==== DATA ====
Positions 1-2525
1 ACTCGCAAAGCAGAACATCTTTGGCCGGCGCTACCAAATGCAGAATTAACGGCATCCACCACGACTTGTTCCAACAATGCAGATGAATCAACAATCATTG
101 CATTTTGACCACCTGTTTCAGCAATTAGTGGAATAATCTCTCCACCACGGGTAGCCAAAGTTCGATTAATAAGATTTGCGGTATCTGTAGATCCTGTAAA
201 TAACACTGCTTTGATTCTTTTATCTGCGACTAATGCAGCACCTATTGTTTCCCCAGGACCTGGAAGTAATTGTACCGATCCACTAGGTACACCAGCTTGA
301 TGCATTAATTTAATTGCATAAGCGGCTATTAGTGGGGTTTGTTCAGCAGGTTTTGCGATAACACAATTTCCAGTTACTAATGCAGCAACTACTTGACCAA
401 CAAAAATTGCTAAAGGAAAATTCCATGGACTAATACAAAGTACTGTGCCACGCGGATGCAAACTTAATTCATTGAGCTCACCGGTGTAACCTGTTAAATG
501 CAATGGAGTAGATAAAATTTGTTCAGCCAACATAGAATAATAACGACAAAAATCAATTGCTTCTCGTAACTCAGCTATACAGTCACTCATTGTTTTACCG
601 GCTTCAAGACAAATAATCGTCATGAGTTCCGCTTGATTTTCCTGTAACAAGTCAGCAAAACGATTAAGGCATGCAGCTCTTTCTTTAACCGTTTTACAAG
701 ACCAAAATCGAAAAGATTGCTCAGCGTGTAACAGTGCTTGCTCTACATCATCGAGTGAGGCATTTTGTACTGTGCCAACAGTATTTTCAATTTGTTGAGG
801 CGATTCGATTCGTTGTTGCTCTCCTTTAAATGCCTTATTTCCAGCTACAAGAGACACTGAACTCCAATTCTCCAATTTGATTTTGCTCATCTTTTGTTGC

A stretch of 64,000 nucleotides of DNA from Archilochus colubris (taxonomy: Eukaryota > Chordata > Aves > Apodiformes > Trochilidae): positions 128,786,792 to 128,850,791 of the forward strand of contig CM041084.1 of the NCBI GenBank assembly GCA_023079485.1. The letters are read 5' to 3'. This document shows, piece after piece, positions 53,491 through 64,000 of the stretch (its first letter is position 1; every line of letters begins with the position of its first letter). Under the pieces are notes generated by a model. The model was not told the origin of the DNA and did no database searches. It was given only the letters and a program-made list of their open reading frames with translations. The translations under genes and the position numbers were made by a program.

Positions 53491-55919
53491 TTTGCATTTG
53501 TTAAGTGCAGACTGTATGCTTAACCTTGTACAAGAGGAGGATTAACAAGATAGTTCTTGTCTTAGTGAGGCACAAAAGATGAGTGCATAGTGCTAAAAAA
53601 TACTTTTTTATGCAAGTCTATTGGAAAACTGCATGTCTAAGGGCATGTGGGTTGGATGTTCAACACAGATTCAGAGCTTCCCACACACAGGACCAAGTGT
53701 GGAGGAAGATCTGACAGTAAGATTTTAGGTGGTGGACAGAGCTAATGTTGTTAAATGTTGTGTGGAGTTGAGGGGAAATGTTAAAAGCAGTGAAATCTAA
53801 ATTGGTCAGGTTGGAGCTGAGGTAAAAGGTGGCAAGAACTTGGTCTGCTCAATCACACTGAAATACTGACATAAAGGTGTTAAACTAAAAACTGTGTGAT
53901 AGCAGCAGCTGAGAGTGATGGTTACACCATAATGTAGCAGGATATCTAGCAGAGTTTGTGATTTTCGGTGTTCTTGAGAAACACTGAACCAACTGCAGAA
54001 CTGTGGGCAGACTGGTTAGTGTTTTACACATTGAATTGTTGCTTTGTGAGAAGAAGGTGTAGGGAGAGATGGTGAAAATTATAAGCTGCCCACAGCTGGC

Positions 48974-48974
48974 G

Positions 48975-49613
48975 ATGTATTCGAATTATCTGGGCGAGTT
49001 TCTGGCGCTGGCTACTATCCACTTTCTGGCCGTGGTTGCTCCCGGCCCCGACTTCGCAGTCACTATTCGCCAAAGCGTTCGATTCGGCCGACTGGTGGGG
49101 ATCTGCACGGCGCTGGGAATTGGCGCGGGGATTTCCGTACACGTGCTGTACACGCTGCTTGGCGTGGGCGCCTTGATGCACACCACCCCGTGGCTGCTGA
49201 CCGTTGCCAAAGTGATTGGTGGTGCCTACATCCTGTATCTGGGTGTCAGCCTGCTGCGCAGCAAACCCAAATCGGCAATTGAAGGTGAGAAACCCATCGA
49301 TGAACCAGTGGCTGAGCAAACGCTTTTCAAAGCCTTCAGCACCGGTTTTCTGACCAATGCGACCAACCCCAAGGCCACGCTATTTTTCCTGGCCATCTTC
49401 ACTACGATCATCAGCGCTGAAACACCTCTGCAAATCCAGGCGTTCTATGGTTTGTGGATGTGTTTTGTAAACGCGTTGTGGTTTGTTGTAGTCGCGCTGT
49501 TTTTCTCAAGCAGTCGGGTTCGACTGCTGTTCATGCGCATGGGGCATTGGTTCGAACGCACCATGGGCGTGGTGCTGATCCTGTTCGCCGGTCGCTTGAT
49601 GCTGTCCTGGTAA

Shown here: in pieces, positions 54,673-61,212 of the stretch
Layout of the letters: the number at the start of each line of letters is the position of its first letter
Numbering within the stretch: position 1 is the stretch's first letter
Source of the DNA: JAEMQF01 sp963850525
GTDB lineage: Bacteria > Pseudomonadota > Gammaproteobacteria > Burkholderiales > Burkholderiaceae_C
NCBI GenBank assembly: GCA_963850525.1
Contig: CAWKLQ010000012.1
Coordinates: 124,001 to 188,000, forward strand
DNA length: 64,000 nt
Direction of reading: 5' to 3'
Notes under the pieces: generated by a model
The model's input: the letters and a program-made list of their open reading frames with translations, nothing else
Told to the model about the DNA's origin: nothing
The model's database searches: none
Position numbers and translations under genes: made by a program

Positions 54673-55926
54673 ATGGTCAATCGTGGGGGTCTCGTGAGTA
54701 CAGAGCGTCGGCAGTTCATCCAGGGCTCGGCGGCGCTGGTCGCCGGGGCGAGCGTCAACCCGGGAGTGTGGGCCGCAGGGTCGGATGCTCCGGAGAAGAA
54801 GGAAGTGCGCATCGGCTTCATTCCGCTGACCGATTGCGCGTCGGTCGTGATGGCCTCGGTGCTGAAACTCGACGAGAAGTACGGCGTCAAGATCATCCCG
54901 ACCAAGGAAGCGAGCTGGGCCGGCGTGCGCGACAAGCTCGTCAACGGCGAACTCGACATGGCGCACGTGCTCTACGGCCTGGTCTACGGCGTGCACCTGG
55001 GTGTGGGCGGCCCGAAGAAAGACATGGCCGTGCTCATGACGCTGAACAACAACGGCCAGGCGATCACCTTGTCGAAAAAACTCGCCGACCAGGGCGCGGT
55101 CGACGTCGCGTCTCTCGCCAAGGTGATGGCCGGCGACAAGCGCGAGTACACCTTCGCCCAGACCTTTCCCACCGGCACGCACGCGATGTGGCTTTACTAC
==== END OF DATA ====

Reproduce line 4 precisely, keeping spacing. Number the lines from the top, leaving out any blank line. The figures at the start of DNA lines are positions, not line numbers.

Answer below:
201 TAACACTGCTTTGATTCTTTTATCTGCGACTAATGCAGCACCTATTGTTTCCCCAGGACCTGGAAGTAATTGTACCGATCCACTAGGTACACCAGCTTGA